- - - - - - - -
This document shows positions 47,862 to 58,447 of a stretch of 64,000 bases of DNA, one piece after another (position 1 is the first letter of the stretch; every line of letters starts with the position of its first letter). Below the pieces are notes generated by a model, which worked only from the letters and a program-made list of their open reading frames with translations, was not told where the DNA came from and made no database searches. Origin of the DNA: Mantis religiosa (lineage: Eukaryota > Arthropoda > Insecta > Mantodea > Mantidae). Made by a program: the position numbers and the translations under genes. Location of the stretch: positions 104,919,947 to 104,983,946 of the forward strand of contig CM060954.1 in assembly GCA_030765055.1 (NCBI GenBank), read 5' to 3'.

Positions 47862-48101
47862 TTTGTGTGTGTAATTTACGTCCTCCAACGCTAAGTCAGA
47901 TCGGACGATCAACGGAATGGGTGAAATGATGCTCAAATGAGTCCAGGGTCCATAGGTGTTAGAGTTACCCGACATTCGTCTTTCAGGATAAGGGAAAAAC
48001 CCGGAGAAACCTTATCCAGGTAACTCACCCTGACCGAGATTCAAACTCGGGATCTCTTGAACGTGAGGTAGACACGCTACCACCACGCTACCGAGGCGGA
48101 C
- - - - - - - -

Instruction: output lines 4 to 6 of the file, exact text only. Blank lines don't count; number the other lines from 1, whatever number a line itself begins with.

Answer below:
47901 TCGGACGATCAACGGAATGGGTGAAATGATGCTCAAATGAGTCCAGGGTCCATAGGTGTTAGAGTTACCCGACATTCGTCTTTCAGGATAAGGGAAAAAC
48001 CCGGAGAAACCTTATCCAGGTAACTCACCCTGACCGAGATTCAAACTCGGGATCTCTTGAACGTGAGGTAGACACGCTACCACCACGCTACCGAGGCGGA
48101 C